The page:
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Home >Theology of Peace and War > Wesleyan Quadrilateral> Scripture: Biblical Perspective > Old Testament


 

The Old Testament, derived from the Hebrew Bible, is a vital part of the Christian tradition. It reveals a growing understanding of God and God's will for us. It also shows evolving approaches to war and peace. Here we offer several perspectives of this legacy.

War and Hope for Peace in the Hebrew Bible
Old Testament Foundations for Peacemaking
Bishops Analyze the Old Testament


War and Hope for Peace in the Hebrew Bible
by Harold C. Washington

The Hebrew Bible (Old Testament) makes clear that Godís ultimate purpose for the world is peace and reconciliation among the nations, but it also contains troubling passages concerning warfare. How are we to understand the biblical praise of God as a mighty warrior (Exodus 15.3)? How can the biblical God of justice and mercy command wars of annihilation against Israelís enemies (e.g., 1 Samuel 15.2-3)? How can a Scripture containing such elements inspire peacemaking in the world today?

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Old Testament Foundations for Peacemaking in the Nuclear Era
by Bruce C. Birch (1985)

Many discussions of the Old Testament foundations for peacemaking have narrowed too quickly to the accounts of Israel’s wars, without attention to the wider context of the Old Testament understanding of the world, and people’s relationship to God in the world. It is the Hebrew concept of shalom that will aid us most in identifying this wider context.

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Bishops Analyze the Old Testament

During the 1980s when U.S. Catholic and United Methodist bishops conducted studies on nuclear weapons, they established a strong biblical basis for their conclusions. Much of their analysis applies to broader issues of war and peace. Here we summarize their observations on the Old Testament and provide referral to their documents.

U.S. Catholic Bishops

In their 1983 Pastoral Letter on War and Peace the National Conference of Catholic Bishops offered an analysis of how war and peace are portrayed in the multi-layered accounts of the Old Testament. They recognized: "Violence and war are very much present in the history of the people of God, particularly from the Exodus period to the monarchy." But the image of a warrior God "was not the only image, and it was gradually transformed, particularly after the experience of the exile, when God was no longer identified with military victory and might."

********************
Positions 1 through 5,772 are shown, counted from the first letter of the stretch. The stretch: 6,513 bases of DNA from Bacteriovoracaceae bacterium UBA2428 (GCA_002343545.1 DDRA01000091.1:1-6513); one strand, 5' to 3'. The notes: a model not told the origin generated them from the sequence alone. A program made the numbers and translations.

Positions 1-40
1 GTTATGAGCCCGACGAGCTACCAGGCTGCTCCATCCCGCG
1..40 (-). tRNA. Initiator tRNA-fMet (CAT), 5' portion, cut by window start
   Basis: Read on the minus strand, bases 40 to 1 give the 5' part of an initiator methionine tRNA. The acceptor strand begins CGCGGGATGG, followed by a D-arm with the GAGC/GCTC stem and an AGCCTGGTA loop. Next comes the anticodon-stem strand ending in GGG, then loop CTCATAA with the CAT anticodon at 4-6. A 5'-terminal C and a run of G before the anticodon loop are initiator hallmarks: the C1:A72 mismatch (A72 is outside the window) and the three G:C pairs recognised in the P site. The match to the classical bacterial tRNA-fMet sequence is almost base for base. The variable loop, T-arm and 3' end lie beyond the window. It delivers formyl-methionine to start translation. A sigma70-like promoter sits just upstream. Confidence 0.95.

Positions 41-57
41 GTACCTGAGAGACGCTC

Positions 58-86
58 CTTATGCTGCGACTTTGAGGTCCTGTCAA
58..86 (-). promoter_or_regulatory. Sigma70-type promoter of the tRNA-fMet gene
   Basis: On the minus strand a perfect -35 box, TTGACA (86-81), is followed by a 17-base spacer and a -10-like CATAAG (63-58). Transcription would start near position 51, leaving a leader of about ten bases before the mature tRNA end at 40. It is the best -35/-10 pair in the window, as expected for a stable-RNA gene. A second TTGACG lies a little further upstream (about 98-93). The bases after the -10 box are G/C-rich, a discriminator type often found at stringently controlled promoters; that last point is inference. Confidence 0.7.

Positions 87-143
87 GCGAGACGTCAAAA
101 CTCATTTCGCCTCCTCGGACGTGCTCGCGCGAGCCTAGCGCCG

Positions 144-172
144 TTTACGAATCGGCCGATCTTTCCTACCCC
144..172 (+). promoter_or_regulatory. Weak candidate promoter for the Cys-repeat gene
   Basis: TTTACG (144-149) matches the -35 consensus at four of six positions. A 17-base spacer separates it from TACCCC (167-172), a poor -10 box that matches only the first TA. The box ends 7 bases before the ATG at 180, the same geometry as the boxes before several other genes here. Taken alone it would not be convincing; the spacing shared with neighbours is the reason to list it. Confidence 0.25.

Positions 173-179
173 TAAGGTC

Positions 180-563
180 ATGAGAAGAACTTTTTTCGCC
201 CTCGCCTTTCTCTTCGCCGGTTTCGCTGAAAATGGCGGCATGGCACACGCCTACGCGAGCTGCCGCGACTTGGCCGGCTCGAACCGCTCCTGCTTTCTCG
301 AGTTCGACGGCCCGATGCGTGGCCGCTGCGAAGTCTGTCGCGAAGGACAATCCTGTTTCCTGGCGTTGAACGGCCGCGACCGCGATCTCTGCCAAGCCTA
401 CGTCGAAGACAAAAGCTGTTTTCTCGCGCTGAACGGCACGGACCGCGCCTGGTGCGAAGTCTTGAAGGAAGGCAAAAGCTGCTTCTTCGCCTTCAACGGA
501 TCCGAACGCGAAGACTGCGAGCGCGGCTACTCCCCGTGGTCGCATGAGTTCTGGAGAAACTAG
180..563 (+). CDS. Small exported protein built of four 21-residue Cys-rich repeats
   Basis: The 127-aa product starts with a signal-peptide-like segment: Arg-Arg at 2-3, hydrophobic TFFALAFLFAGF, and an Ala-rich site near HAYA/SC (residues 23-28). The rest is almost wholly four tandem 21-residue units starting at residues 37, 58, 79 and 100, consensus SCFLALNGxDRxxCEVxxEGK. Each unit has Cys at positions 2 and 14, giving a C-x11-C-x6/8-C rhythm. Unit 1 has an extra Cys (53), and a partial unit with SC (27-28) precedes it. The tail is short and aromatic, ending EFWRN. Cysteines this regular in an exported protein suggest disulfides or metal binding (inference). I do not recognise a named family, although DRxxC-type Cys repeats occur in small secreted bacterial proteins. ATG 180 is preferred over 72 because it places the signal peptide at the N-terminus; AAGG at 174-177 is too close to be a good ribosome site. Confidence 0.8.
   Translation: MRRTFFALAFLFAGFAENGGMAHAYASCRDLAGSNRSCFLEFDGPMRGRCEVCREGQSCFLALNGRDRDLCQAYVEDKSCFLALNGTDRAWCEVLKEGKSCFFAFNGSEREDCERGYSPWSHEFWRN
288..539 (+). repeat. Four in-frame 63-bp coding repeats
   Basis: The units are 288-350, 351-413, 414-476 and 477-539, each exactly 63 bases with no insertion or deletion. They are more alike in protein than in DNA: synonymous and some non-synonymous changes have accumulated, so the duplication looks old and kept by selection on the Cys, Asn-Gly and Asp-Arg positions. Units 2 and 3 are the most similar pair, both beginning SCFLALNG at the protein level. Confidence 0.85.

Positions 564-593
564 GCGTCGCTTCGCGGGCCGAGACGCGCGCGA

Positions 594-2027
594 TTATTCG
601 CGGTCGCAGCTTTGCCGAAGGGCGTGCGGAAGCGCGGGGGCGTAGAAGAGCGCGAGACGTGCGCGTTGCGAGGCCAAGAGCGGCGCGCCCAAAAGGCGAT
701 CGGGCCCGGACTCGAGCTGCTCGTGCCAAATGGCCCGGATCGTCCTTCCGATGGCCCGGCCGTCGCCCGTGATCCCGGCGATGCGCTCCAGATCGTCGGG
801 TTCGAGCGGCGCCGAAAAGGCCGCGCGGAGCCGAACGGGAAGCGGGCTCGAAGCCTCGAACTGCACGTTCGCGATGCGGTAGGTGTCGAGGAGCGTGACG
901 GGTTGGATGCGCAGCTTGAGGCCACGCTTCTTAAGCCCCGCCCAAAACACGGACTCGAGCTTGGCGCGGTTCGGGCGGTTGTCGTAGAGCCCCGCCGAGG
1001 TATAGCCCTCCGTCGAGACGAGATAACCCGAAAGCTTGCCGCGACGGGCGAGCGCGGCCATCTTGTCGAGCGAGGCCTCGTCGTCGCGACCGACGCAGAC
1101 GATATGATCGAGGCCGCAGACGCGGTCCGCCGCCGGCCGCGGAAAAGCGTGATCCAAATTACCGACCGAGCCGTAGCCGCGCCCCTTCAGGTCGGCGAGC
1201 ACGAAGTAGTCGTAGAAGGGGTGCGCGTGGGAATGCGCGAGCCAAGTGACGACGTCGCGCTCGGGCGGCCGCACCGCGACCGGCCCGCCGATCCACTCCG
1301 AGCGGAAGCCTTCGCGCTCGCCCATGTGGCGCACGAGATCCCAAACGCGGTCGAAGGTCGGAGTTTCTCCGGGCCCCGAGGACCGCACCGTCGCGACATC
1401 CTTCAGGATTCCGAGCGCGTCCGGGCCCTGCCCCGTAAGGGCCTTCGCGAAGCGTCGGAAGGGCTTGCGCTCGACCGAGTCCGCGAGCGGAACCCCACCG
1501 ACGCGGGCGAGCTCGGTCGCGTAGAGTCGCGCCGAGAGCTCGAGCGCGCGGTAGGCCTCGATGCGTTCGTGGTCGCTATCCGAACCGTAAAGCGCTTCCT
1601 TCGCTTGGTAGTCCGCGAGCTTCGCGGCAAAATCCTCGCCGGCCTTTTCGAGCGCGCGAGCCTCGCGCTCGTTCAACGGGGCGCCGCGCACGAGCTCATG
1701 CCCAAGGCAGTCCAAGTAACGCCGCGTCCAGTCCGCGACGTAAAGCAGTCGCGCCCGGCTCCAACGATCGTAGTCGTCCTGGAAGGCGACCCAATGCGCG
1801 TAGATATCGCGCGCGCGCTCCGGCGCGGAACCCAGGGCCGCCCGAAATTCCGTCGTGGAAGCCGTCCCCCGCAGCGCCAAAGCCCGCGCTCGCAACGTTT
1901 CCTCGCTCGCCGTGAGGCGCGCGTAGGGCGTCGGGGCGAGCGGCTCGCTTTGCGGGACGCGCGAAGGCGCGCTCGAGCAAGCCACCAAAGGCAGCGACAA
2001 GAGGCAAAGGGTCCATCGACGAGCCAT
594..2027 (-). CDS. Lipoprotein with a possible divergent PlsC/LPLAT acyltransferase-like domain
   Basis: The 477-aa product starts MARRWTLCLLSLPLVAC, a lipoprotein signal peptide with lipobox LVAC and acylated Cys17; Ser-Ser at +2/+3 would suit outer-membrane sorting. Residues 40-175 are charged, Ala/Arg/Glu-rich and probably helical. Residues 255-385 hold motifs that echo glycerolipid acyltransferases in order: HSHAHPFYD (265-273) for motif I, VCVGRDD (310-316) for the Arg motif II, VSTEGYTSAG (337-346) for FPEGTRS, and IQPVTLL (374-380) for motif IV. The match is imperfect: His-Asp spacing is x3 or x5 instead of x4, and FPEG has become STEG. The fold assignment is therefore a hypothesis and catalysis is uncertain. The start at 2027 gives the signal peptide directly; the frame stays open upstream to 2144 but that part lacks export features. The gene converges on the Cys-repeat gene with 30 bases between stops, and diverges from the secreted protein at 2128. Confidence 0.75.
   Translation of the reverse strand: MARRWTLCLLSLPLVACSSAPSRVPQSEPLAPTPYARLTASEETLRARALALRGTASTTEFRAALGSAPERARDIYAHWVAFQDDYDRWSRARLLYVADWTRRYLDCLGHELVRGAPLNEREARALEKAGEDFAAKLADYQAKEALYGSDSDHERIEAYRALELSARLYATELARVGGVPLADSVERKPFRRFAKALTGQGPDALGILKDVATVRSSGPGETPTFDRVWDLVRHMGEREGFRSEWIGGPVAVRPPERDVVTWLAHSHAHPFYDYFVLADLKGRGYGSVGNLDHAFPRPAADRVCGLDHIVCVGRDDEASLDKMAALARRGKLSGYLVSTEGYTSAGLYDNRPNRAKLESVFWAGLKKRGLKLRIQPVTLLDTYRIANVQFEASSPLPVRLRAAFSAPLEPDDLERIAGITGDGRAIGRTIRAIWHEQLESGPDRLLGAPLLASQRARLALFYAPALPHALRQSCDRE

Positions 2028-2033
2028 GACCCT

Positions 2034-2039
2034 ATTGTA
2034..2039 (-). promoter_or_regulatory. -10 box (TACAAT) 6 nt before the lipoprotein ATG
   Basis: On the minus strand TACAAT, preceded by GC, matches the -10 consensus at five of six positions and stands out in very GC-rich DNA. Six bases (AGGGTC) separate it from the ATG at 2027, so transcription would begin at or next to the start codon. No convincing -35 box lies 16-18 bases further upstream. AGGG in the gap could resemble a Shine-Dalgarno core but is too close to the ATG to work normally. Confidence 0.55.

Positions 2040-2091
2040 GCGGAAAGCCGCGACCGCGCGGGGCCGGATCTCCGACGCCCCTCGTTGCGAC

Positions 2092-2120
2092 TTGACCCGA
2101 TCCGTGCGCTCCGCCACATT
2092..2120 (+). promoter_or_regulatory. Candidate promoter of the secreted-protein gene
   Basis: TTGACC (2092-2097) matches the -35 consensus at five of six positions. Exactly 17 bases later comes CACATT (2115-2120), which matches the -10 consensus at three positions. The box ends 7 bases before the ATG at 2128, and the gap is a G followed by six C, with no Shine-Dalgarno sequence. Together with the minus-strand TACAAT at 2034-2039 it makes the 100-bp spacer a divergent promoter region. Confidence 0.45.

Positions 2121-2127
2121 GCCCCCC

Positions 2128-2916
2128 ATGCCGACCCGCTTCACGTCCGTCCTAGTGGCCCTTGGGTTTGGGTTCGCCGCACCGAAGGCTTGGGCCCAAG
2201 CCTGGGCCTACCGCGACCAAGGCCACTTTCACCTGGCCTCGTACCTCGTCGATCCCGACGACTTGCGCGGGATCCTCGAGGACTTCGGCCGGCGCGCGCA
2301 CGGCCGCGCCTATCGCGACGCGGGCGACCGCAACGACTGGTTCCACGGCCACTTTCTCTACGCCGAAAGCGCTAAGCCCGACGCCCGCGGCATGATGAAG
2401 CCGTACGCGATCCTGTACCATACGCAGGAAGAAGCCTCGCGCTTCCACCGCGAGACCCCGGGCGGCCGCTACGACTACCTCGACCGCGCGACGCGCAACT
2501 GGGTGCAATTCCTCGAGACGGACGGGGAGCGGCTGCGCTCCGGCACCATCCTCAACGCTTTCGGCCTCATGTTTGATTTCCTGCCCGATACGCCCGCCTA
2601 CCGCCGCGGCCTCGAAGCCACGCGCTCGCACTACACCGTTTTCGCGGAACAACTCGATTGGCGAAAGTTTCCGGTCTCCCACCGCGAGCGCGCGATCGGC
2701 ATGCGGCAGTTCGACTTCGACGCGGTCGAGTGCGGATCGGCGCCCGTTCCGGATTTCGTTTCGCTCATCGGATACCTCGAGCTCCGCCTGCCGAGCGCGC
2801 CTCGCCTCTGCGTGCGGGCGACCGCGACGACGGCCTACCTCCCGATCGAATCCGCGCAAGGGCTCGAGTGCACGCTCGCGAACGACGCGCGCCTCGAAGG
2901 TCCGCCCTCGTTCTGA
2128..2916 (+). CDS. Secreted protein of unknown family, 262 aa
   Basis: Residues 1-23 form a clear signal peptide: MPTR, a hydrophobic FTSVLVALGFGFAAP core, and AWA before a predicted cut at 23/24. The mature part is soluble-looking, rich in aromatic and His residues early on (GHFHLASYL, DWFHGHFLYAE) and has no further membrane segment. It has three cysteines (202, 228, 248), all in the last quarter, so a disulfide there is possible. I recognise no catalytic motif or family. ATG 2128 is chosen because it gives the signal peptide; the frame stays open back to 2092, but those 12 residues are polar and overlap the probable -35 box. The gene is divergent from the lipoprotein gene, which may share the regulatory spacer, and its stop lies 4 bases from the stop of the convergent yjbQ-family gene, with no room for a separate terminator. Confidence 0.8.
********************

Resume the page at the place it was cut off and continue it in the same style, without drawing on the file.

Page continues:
Thus, "the images of peace and the demands upon the people for covenantal fidelity to true peace grow more urgent and more developed." "It was part of fidelity to care for the needy and helpless....Furthermore, covenantal fidelity demanded that Israel put its trust in God alone and look only to him for security."

This led to a portrayal of hope for eschatological peace. In the final age, the Messianic time, creation will be made whole and "justice will dwell in the wilderness." "There will be no need for instruments of war." "A messiah will appear, a servant of God upon whom God has placed his spirit and who will faithfully bring forth justice to the nations."

For the U.S. Catholic bishops' full exposition on the Old Testament, read pp. 10-13 in The Challenge of Peace: God's Promise and Our Response.

United Methodist Bishops

In their 1986 document In Defense of Creation the United Methodist Council of Bishops observed, "At the heart of the Old Testament is the testimony of shalom, that marvelous Hebrew word that means peace....Shalom is positive peace: harmony, wholeness, health, and well-being in all human relationships....It is harmony between humanity and all of God's good creation."

"To be sure," the bishops wrote, "the Old Testament tells of much violence and warfare. In Israel's earliest traditions Yahweh is often portrayed as a warrior. God's victory over Pharaoh and the Egyptians to liberate Hebrew slaves discloses God's implacable opposition to oppression and injustice, which violate shalom. Exodus is liberation."

"It is when the elders of Israel forsake their moral covenant for warrior-kings that the nation begins its dismal descent into generations of exploitation, repression, and aggression -- and then into chaos and captivity." The great prophets of Exile offer a renewed vision of shalom: "Swords into plowshares, arms converted to food and death to life, no more wars or training for wars, peaceable kingdoms,...new covenants written on the heart." "The images forecast the coming of One who will be the Prince of Peace."

Read pp. 23-27 in In Defense of Creation for the United Methodist bishops' full discussion of the Old Testament.

The United Methodist bishops offer further analysis of the Old Testament in their 2004 study guide, In Search of Security. Topics include the promise of God, to walk securely, the redemption of Israel, the question of justice, trust and security, and against false security.

Regarding the "wars of the Lord", the bishops point out that God destroyed the Egyptian army without any help from soldiers or weapons on Israel's side. "Even in the battles for the conquest of the promised land and its defense against its enemies we have many stories that seek to show rather graphically that God is not 'always with the largest battalions'. " The bishops conclude, "In the Bible, taking up arms is never the way to real security and peace."


The United Methodist bishops' Old Testament analysis is found on pp.7-11 of In Search of Security from the perspective of security.

 



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